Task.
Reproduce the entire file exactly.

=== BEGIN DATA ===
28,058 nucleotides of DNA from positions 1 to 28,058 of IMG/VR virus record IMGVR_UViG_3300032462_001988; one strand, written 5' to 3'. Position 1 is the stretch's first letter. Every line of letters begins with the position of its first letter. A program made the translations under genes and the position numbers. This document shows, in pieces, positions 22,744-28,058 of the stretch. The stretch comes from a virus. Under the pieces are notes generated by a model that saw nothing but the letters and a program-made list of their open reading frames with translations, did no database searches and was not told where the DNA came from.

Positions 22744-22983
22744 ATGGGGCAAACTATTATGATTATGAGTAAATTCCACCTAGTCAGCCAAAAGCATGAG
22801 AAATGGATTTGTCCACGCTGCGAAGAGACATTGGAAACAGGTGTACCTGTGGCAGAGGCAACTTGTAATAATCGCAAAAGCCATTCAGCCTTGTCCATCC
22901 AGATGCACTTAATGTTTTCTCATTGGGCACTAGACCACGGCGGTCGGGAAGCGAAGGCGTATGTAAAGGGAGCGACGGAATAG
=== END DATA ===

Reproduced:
28,058 nucleotides of DNA from positions 1 to 28,058 of IMG/VR virus record IMGVR_UViG_3300032462_001988; one strand, written 5' to 3'. Position 1 is the stretch's first letter. Every line of letters begins with the position of its first letter. A program made the translations under genes and the position numbers. This document shows, in pieces, positions 22,744-28,058 of the stretch. The stretch comes from a virus. Under the pieces are notes generated by a model that saw nothing but the letters and a program-made list of their open reading frames with translations, did no database searches and was not told where the DNA came from.

Positions 22744-22983
22744 ATGGGGCAAACTATTATGATTATGAGTAAATTCCACCTAGTCAGCCAAAAGCATGAG
22801 AAATGGATTTGTCCACGCTGCGAAGAGACATTGGAAACAGGTGTACCTGTGGCAGAGGCAACTTGTAATAATCGCAAAAGCCATTCAGCCTTGTCCATCC
22901 AGATGCACTTAATGTTTTCTCATTGGGCACTAGACCACGGCGGTCGGGAAGCGAAGGCGTATGTAAAGGGAGCGACGGAATAG